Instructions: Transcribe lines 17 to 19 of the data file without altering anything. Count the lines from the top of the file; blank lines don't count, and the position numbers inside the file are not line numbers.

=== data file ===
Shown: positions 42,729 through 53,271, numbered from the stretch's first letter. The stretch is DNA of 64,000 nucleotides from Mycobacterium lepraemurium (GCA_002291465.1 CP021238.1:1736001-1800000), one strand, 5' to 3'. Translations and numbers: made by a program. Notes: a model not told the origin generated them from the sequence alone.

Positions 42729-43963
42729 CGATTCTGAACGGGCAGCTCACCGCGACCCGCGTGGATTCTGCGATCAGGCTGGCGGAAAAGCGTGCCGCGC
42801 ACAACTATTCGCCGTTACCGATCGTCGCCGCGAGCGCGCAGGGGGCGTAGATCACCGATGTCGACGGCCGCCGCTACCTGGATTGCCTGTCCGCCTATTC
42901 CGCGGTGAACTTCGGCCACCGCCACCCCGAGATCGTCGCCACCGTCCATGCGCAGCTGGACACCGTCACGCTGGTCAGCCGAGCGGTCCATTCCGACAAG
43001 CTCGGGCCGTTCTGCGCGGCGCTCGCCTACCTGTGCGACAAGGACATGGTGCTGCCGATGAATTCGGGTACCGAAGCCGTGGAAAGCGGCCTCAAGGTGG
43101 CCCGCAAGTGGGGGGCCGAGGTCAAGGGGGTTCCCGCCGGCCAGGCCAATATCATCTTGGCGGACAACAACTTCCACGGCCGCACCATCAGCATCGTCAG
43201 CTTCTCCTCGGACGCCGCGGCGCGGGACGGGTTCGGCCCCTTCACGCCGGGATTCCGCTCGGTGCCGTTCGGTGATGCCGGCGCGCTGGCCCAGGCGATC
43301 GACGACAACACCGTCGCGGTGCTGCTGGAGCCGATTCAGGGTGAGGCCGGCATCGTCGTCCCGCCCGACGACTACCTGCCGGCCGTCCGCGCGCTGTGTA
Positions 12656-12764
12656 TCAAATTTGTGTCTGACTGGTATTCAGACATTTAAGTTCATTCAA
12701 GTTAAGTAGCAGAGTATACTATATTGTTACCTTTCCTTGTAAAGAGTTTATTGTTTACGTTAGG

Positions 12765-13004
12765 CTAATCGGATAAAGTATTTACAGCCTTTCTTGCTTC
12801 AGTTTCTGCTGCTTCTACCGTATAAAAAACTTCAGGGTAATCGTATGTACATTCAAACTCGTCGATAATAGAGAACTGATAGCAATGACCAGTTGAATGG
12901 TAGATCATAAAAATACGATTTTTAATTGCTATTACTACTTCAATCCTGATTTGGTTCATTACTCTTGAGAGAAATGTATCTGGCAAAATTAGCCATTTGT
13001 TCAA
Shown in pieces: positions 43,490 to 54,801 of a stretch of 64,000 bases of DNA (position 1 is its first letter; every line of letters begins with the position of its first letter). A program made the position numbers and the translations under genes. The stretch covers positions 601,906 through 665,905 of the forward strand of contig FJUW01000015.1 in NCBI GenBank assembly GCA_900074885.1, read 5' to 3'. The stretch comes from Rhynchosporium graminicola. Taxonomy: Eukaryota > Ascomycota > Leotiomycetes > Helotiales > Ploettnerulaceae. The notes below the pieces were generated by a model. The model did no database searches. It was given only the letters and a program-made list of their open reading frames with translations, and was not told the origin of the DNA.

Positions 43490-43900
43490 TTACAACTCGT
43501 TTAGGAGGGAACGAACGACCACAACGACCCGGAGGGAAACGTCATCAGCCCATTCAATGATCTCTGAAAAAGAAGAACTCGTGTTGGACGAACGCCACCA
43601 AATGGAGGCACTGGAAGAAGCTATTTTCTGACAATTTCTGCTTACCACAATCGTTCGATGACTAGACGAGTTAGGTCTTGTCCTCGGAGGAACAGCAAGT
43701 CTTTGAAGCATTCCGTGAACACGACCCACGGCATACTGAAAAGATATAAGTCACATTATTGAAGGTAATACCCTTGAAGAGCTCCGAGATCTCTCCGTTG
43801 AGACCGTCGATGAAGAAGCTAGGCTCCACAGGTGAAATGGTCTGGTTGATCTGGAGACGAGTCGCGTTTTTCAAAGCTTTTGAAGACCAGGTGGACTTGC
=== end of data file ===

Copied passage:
13001 TCAA
Shown in pieces: positions 43,490 to 54,801 of a stretch of 64,000 bases of DNA (position 1 is its first letter; every line of letters begins with the position of its first letter). A program made the position numbers and the translations under genes. The stretch covers positions 601,906 through 665,905 of the forward strand of contig FJUW01000015.1 in NCBI GenBank assembly GCA_900074885.1, read 5' to 3'. The stretch comes from Rhynchosporium graminicola. Taxonomy: Eukaryota > Ascomycota > Leotiomycetes > Helotiales > Ploettnerulaceae. The notes below the pieces were generated by a model. The model did no database searches. It was given only the letters and a program-made list of their open reading frames with translations, and was not told the origin of the DNA.

Positions 43490-43900